goatcabin
Joined: Feb 13, 2010
• Posts: 659
November 5th, 2010 at 12:16:58 PM permalink
Quote: mkl654321

I think we differ more in terminology than in points of view.

Obviously, a player can win, not only DESPITE engaging in progressive betting, but actually BECAUSE of doing that. However, it is more likely (assuming a -EV game) that increasing bet amounts will result in a WORSE outcome (than if the player had continued making the same size bets) than it is that the bet increases will result in a BETTER outcome. I assume we agree on that---that's simple probability mathematics at work.

Absolutely. At any point in time and bankroll, if you increase your bet and the guy next to you doesn't, your expectation is "worse" than his (higher expected loss). OTOH, if you are making the same bets and have good luck, you will win more than the flat bettor, and that's what some people want, in full understanding of the consequences. Of course, that same reasoning should tell you never to start playing in the first place, because you're more likely to lose the next bet than win it (lay bets aside). People play for different reasons -- fun, excitement, cameraderie -- and the hope that they will win; it's not a forlorn hope, either, because of variance.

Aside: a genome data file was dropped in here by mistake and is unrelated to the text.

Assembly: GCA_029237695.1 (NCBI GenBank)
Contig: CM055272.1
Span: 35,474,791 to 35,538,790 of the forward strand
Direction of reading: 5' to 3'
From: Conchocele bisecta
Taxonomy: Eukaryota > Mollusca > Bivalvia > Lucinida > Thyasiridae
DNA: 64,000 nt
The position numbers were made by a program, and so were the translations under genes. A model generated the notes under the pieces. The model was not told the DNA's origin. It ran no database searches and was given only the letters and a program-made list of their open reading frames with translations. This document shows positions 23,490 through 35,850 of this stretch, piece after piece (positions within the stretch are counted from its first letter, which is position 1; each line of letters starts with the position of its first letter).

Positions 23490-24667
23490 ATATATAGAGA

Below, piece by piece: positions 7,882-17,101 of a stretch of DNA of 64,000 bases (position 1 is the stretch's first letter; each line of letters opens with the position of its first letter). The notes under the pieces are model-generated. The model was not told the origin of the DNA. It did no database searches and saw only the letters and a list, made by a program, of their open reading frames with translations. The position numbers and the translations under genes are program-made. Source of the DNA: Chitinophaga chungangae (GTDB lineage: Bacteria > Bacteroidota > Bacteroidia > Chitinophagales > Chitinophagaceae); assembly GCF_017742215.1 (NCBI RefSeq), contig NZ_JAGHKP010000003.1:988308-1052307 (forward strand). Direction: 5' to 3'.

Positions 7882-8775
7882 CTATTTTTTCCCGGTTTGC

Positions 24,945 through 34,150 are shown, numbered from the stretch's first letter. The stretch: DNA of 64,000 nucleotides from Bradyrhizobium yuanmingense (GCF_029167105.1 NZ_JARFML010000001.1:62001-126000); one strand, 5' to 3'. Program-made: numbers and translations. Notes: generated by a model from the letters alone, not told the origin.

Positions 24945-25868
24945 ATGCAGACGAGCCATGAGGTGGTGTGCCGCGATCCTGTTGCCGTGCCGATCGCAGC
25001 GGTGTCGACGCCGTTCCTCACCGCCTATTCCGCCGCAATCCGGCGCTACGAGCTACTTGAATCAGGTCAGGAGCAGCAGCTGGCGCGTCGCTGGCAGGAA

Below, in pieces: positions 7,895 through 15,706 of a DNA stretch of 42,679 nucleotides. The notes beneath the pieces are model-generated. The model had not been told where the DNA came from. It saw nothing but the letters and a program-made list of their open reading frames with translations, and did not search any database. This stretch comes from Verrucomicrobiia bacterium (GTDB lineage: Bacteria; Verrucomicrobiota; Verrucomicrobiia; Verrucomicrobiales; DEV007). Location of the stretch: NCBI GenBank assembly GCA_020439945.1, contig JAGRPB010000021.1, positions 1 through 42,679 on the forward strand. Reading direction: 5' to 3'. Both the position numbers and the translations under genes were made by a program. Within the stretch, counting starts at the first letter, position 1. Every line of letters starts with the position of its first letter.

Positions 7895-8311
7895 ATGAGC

Quote: mkl654321

I have seen, time and time and time again, a player lose his entire bankroll--for the day, for the week, for his lifetime, whichever--because he/she adopted the "increase your bets when you're losing" method. And yes, I view it as a disaster if you were playing a game at a modest bet level that gave you virtually no chance of suffering a major loss, and then you suddenly went berserk in a misguided attempt to "get even" (misguided, especially because "getting even" is illusory anyway),

"Getting even" is not illusory, here again, for the individual player. You can get even for a session or for a lifetime, with different probabilities, of course.

Quote: mkl654321

and dumped your entire bankroll in ten minutes. Those are the people you see sitting morosely on the bench in the bus loading area, trying to kill the next five hours.